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What happens when I assign multiple security groups to an instance? Is it permissive in the sense that the traffic is allowed in if any one of the security groups allows it. OR is it restrictive in the sense that every security group must allow the traffic in for it to be passed in?

For example, lets say I have a class of instances that will only ever talk to other instances in the same account. I also have a class of instances that will only accept traffic via HTTP (port 80).

Is it possible to restrict access to internal instances and only via HTTP by creating and applying two security groups:

  1. An "internal" security group. Allow all traffic in from other members of that security group on all ports for all transports (TCP, UDP, ICMP)
  2. Create an "http" security group. Allow all traffic into port 80 via TCP from any source.

OR am I forced to create a single security group that allows traffic from port 80 where the source is itself?

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If an instance has multiple security groups, it has the sum of all rules in the various groups.

For example, lets say I have a class of instances that will only ever talk to other instances in the same account. I also have a class of instances that will only accept traffic via http (port 80).

This is a perfect situation for AWS Virtual Private Cloud. Put the internal instances in private subnets, and the public-facing instances in public subnets.

  • ceejayoz - So it's the "restrictive" case? Meaning the two security group solution would work? Agreed about VPC solution; my example was more to understand how multiple groups work. Where did you find the answer by the way? – SFun28 Mar 1 '13 at 22:08
  • You'd want one security group for internal instances, and another for the public-facing instances. Adding the public-facing 80:0.0.0.0/0 group to internal instances would make them available to the public internet. – ceejayoz Mar 1 '13 at 22:15
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    Just to be super clear, you are saying that traffic is let in if any of the individual security groups allows it? I'm being thrown off by your comment about the "sum of all rules" because when I think of sum I think AND instead of OR. – SFun28 Mar 1 '13 at 22:58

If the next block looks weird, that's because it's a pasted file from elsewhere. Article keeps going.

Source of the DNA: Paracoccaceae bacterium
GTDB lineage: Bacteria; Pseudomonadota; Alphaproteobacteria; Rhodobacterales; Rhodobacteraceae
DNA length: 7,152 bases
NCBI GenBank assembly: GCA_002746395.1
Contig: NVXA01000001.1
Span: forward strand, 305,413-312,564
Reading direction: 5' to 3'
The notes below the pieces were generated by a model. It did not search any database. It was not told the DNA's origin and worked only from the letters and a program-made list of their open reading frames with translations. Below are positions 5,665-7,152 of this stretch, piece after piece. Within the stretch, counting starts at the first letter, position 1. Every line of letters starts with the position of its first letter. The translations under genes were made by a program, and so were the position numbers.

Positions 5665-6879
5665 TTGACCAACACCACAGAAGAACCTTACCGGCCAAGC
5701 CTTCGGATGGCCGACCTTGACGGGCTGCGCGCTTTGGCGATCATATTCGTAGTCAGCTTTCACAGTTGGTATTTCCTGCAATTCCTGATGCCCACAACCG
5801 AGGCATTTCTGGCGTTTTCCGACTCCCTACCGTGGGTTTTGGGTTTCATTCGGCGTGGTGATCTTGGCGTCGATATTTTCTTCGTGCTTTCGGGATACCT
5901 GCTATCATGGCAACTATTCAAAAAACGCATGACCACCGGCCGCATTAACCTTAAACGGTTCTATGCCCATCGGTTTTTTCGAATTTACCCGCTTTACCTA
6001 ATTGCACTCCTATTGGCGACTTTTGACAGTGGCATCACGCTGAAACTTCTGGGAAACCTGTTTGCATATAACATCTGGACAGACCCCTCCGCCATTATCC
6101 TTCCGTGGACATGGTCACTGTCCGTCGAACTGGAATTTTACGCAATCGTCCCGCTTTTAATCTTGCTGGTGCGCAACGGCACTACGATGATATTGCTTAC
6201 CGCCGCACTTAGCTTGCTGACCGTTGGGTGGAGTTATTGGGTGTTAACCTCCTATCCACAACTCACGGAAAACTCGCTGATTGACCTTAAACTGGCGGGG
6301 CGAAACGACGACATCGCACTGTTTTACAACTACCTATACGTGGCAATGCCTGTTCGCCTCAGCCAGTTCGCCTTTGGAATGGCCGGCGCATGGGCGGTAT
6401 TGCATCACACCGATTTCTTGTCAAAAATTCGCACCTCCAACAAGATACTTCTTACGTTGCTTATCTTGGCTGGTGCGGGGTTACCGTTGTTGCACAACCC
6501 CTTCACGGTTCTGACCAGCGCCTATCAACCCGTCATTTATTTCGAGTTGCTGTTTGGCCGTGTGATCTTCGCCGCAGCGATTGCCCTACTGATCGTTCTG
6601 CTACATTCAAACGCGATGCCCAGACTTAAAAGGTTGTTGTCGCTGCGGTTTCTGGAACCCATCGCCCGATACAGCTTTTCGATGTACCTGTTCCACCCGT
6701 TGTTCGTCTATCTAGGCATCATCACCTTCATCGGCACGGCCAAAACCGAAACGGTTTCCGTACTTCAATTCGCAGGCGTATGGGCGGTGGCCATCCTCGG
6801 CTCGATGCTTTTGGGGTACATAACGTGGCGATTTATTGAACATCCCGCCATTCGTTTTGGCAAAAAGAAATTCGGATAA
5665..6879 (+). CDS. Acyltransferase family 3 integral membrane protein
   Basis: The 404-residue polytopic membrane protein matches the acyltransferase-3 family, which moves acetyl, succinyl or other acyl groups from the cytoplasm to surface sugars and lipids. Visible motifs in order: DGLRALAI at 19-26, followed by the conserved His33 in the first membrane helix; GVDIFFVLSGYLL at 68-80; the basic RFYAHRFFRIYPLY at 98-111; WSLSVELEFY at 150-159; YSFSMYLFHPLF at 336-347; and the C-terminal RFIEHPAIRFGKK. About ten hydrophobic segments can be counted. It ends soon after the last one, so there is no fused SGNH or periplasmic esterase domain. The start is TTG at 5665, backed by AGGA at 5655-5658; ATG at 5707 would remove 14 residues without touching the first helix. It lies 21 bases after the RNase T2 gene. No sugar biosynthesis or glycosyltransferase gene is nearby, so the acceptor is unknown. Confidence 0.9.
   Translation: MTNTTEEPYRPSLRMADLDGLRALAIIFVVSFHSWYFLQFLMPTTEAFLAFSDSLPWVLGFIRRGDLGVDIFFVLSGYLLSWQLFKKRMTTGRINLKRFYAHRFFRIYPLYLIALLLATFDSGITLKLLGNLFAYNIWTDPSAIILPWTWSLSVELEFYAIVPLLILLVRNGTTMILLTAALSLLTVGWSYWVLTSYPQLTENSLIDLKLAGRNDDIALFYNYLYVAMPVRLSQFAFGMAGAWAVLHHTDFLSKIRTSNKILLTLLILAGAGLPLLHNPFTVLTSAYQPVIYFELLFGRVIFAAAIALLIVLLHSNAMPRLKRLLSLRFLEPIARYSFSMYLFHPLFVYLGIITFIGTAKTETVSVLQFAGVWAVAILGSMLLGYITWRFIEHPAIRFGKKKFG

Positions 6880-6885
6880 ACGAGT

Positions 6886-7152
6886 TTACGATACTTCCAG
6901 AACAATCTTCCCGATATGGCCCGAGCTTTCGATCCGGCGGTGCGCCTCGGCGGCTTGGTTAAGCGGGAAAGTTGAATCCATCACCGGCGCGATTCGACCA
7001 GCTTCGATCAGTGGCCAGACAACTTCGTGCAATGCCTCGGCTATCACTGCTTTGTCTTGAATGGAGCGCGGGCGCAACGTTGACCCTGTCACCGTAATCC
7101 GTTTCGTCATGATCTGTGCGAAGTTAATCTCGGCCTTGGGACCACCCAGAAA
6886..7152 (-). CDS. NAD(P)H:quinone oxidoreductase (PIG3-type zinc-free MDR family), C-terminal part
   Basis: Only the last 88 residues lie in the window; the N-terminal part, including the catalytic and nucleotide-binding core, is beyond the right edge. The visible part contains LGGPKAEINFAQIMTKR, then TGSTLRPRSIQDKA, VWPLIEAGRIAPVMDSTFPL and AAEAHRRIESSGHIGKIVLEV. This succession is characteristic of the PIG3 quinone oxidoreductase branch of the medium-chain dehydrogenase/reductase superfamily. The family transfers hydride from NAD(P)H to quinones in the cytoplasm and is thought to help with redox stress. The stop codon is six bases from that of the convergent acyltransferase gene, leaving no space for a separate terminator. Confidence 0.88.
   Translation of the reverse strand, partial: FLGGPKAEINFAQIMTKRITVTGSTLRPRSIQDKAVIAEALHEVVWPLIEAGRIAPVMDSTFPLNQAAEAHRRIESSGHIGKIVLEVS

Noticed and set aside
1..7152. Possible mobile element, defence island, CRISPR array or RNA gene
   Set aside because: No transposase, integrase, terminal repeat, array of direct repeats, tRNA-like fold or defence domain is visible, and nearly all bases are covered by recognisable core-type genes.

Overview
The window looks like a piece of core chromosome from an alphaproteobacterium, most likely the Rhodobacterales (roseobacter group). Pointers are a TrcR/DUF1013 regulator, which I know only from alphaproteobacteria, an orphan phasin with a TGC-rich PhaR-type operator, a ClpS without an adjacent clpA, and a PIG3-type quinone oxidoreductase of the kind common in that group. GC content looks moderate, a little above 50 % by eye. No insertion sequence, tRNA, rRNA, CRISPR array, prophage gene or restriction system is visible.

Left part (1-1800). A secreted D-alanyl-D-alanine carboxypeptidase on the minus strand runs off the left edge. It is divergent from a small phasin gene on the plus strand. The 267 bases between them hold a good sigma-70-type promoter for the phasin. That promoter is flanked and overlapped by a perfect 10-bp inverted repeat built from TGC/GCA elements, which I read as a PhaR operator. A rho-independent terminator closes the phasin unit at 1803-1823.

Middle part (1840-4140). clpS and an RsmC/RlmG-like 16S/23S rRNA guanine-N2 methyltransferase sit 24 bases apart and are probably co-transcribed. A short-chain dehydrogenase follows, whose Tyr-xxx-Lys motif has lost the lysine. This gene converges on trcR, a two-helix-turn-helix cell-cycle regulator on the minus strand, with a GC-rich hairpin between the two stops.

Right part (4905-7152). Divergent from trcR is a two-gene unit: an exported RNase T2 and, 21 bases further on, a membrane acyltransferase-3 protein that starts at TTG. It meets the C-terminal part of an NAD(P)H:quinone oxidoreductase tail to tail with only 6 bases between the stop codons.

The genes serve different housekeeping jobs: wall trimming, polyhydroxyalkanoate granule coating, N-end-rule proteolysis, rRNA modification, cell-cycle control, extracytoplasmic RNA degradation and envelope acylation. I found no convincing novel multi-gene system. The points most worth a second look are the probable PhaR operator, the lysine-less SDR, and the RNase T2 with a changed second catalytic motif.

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    Yes, if any of the groups applied to an instance allows it, it's allowed. Group rules are ORed together, not ANDed. – ceejayoz Mar 2 '13 at 20:57
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    why can't people just answer the question asked instead of inserting their idea of what should be done. If you're going to do that at least properly answer the question first. Jeez – Bill Rosmus Jun 26 '13 at 17:35
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Permissive.

According to AWS here: http://docs.aws.amazon.com/AWSEC2/latest/UserGuide/using-network-security.html#security-group-rules

"If there is more than one rule for a specific port, we apply the most permissive rule. For example, if you have a rule that allows access to TCP port 22 (SSH) from IP address 203.0.113.1 and another rule that allows access to TCP port 22 from everyone, everyone has access to TCP port 22."

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Here's the response from AWS documentation support. They said they would update the documentation:

I found a couple of discussion forum posts that address similar issues with conflicting rules within one or more security groups:

https://forums.aws.amazon.com/thread.jspa?messageID=221768

https://forums.aws.amazon.com/thread.jspa?messageID=349244&#349244

When multiple security groups are applied to an instance, the rules are aggregated to create one large set of rules. In EC2, security group rules are only permissive, in other words, you cannot add any DENY rules. What this means is that the most permissive rule will always apply. For example, if you have a security group that allows access to port 22 from IP address 10.10.10.10, and another security group that allows access to port 22 from everyone, everyone will have access to port 22 on the instance.

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When you specify a security group as the source or destination for a rule, the rule affects all instances associated with the security group. Incoming traffic is allowed based on the private IP addresses of the instances that are associated with the source security group (and not the public IP or Elastic IP addresses). For more information about IP addresses, see Amazon EC2 Instance IP Addressing. If your security group rule references a security group in a peer VPC, and the referenced security group or VPC peering connection is deleted, the rule is marked as stale. For more information, see Working with Stale Security Group Rules in the Amazon VPC Peering Guide.

If there is more than one rule for a specific port, we apply the most permissive rule. For example, if you have a rule that allows access to TCP port 22 (SSH) from IP address 203.0.113.1 and another rule that allows access to TCP port 22 from everyone, everyone has access to TCP port 22.

When you associate multiple security groups with an instance, the rules from each security group are effectively aggregated to create one set of rules. We use this set of rules to determine whether to allow access.

Caution Because you can assign multiple security groups to an instance, an instance can have hundreds of rules that apply. This might cause problems when you access the instance. Therefore, we recommend that you condense your rules as much as possible.

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